Be flexible, honest, patient, and gracious with yourself. When you’re personalizing the challenge, all guilt you might feel about subverting expectations is wiped away because you’re writing to improve your own work and no one else’s. Writers may make beautiful communities, but at the end of the day, writing isn’t a team sport. You’re playing golf. You’re playing against yourself, and NaNoWriMo is a freshly mowed putting green for you to practice on.
Celebrate Little Things
Have you ever used a golfer’s scorecard? Or squirrelled away those tiny pencils? The best thing about NaNoWriMo is progress tracking. If your project doesn’t match the official website’s word-count graph, tuck your version of that in your work space and note every little bit of progress—you rested, wrote, brainstormed, and rested again—and you’ll be surprised to see how daily effort pays off.
We’re often so focused on how far we have to go that we dismiss our own work. We forget to find joy in each step forward. But when you make thirty notes in November, you’ll see little wins adding up. So please, however you challenge yourself to grow during this 2020 NaNoWriMo, give yourself a win.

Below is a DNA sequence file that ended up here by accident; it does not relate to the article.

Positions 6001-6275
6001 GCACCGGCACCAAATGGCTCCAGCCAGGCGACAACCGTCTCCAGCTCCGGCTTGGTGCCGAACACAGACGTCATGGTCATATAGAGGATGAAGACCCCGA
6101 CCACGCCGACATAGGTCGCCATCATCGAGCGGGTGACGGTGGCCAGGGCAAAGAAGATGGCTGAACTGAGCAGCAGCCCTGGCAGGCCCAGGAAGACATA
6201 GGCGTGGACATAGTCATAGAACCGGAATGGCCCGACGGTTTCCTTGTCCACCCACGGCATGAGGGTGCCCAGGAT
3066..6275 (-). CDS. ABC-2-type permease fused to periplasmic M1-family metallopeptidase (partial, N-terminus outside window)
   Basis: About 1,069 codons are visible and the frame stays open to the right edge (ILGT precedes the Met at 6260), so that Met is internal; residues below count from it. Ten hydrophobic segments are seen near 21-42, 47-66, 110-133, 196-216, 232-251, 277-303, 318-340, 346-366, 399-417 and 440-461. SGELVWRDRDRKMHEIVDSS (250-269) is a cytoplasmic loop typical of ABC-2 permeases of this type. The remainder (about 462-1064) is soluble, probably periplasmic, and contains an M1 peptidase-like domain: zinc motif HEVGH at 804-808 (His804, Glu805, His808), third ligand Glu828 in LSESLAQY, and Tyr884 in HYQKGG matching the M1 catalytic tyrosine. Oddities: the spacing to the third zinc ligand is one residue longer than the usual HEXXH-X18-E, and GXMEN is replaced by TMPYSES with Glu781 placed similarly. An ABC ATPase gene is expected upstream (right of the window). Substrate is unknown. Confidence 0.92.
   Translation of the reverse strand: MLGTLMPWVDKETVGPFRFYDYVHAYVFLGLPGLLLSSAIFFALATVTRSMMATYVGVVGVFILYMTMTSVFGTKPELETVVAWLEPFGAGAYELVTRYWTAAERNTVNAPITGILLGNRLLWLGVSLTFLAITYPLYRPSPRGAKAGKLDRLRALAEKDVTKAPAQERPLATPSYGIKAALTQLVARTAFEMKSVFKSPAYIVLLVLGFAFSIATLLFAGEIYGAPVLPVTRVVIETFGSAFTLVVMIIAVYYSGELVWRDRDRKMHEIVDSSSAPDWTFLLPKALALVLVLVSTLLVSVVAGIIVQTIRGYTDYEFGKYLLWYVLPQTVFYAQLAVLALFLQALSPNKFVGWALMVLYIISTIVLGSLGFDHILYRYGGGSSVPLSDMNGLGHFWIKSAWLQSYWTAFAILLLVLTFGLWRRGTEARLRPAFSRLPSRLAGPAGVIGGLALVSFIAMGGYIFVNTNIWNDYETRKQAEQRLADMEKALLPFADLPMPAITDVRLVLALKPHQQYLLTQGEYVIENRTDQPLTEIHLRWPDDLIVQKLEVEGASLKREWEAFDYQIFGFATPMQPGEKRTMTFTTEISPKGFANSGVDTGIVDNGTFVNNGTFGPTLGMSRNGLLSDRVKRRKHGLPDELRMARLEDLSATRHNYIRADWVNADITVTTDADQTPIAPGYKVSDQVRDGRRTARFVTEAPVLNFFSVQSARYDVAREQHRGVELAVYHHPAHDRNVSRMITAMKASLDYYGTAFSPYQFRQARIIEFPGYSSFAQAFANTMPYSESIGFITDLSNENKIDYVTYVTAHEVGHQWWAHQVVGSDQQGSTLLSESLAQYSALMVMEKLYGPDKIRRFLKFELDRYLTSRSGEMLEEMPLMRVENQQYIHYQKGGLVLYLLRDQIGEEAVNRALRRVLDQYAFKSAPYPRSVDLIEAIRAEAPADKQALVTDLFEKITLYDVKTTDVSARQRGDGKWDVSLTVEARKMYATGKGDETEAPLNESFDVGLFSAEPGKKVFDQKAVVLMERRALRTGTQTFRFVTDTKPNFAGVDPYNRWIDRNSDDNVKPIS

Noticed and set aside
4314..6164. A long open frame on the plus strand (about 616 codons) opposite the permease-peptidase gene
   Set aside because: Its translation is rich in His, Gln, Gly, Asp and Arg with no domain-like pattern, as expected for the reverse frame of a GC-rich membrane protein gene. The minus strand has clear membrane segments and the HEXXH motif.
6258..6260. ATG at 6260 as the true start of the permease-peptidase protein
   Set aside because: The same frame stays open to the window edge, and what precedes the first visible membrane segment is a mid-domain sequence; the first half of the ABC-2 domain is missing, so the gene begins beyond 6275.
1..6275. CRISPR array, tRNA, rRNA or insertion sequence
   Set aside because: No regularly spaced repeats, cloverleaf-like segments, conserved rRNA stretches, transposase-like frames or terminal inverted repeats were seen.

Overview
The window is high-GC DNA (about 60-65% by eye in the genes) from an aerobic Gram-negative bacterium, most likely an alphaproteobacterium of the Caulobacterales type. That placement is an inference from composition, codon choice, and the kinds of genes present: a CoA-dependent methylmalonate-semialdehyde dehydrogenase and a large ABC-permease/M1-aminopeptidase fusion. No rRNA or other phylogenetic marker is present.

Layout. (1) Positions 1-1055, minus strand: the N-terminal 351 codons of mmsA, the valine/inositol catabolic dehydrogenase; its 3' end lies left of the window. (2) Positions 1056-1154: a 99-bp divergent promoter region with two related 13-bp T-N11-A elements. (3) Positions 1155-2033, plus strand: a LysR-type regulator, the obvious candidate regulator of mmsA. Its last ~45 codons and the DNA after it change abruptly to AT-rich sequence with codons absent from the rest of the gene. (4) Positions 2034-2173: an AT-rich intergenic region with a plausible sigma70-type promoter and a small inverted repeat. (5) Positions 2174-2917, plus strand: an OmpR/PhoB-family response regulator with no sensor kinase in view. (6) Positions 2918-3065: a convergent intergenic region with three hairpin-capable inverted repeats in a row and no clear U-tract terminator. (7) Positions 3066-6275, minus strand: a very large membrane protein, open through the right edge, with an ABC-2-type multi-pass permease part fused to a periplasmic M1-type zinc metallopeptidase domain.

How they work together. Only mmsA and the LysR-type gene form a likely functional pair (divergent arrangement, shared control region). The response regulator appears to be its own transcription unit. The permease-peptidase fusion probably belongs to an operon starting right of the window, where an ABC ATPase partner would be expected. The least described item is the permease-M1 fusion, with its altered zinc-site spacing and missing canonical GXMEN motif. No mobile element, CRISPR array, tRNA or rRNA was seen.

Before or after NaNoWriMo, a developmental edit can help take your project to the next level. Contact the Scribe Source today to discuss how we can help you with your next creative project, however it may look.
About the Author
Sarah L. Yoon lives in a whirlwind. While her husband, son, and Airedale terrier dig holes in the backyard, she forms creative communities, writes interior design articles for Engaged Media, and pushes her stories to the next level. Her work has appeared in Fathom Magazine and Every Day Fiction. She received honorable mention from Glimmer Train Press’s Very Short Fiction March/April 2018. Find Sarah on Twitter @sarahlyoon and Instagram @slywriter.